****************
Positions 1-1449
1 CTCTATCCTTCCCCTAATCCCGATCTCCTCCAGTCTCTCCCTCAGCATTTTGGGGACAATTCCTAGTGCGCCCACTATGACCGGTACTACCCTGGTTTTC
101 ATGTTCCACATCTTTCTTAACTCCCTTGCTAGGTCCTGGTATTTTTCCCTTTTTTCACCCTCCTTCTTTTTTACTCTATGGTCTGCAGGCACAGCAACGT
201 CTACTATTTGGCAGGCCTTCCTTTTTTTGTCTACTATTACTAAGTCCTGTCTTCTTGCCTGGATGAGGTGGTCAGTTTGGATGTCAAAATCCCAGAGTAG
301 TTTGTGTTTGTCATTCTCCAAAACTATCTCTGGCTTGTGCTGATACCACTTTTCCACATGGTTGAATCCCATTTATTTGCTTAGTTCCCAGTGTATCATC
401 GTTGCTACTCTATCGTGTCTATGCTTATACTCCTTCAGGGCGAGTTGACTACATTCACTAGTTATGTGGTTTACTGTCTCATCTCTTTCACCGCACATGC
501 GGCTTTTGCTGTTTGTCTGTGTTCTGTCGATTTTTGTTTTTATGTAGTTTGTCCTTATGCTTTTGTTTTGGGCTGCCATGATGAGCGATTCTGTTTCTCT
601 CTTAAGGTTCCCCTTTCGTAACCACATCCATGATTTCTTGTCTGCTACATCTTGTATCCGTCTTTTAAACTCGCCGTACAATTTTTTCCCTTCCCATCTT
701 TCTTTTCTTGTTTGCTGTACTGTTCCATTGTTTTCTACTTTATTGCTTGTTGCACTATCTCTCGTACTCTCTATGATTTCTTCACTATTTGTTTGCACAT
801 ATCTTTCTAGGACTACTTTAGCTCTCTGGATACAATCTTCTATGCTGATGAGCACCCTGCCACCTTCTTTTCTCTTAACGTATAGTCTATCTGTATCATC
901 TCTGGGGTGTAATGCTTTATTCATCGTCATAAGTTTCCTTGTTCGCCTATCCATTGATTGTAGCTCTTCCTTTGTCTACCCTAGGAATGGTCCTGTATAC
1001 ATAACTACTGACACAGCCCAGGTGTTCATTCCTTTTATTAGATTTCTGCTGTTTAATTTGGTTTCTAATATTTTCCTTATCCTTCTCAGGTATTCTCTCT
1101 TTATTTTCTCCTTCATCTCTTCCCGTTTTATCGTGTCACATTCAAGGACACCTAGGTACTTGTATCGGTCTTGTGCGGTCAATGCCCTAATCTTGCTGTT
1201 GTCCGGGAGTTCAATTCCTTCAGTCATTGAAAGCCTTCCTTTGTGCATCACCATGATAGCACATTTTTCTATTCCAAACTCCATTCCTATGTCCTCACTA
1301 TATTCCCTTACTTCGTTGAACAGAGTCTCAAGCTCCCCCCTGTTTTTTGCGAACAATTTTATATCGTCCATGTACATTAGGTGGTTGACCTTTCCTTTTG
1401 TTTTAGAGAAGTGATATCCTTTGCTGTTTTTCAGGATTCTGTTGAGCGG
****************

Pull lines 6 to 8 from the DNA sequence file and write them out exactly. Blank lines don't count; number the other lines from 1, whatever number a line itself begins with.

401 GTTGCTACTCTATCGTGTCTATGCTTATACTCCTTCAGGGCGAGTTGACTACATTCACTAGTTATGTGGTTTACTGTCTCATCTCTTTCACCGCACATGC
501 GGCTTTTGCTGTTTGTCTGTGTTCTGTCGATTTTTGTTTTTATGTAGTTTGTCCTTATGCTTTTGTTTTGGGCTGCCATGATGAGCGATTCTGTTTCTCT
601 CTTAAGGTTCCCCTTTCGTAACCACATCCATGATTTCTTGTCTGCTACATCTTGTATCCGTCTTTTAAACTCGCCGTACAATTTTTTCCCTTCCCATCTT